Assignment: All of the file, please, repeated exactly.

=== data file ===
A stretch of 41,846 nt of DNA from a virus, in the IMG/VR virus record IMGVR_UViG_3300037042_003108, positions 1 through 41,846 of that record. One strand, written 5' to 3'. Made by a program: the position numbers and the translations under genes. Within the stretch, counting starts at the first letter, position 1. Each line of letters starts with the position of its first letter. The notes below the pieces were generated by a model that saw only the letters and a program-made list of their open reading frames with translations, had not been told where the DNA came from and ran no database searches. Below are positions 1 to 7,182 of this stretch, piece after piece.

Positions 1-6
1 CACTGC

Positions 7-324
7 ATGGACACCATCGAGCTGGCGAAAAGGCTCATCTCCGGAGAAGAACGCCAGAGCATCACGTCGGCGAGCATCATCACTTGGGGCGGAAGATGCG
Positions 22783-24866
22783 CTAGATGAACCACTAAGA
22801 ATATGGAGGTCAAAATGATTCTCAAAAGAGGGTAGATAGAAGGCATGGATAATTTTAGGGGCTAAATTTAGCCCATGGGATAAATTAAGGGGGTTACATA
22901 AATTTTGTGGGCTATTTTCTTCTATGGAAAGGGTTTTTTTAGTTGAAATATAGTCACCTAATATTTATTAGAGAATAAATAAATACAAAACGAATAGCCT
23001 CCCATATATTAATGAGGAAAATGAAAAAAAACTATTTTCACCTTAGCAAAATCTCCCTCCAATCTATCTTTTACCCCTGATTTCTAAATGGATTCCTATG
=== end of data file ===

A stretch of 41,846 nt of DNA from a virus, in the IMG/VR virus record IMGVR_UViG_3300037042_003108, positions 1 through 41,846 of that record. One strand, written 5' to 3'. Made by a program: the position numbers and the translations under genes. Within the stretch, counting starts at the first letter, position 1. Each line of letters starts with the position of its first letter. The notes below the pieces were generated by a model that saw only the letters and a program-made list of their open reading frames with translations, had not been told where the DNA came from and ran no database searches. Below are positions 1 to 7,182 of this stretch, piece after piece.

Positions 1-6
1 CACTGC

Positions 7-324
7 ATGGACACCATCGAGCTGGCGAAAAGGCTCATCTCCGGAGAAGAACGCCAGAGCATCACGTCGGCGAGCATCATCACTTGGGGCGGAAGATGCG
Positions 22783-24866
22783 CTAGATGAACCACTAAGA
22801 ATATGGAGGTCAAAATGATTCTCAAAAGAGGGTAGATAGAAGGCATGGATAATTTTAGGGGCTAAATTTAGCCCATGGGATAAATTAAGGGGGTTACATA
22901 AATTTTGTGGGCTATTTTCTTCTATGGAAAGGGTTTTTTTAGTTGAAATATAGTCACCTAATATTTATTAGAGAATAAATAAATACAAAACGAATAGCCT
23001 CCCATATATTAATGAGGAAAATGAAAAAAAACTATTTTCACCTTAGCAAAATCTCCCTCCAATCTATCTTTTACCCCTGATTTCTAAATGGATTCCTATG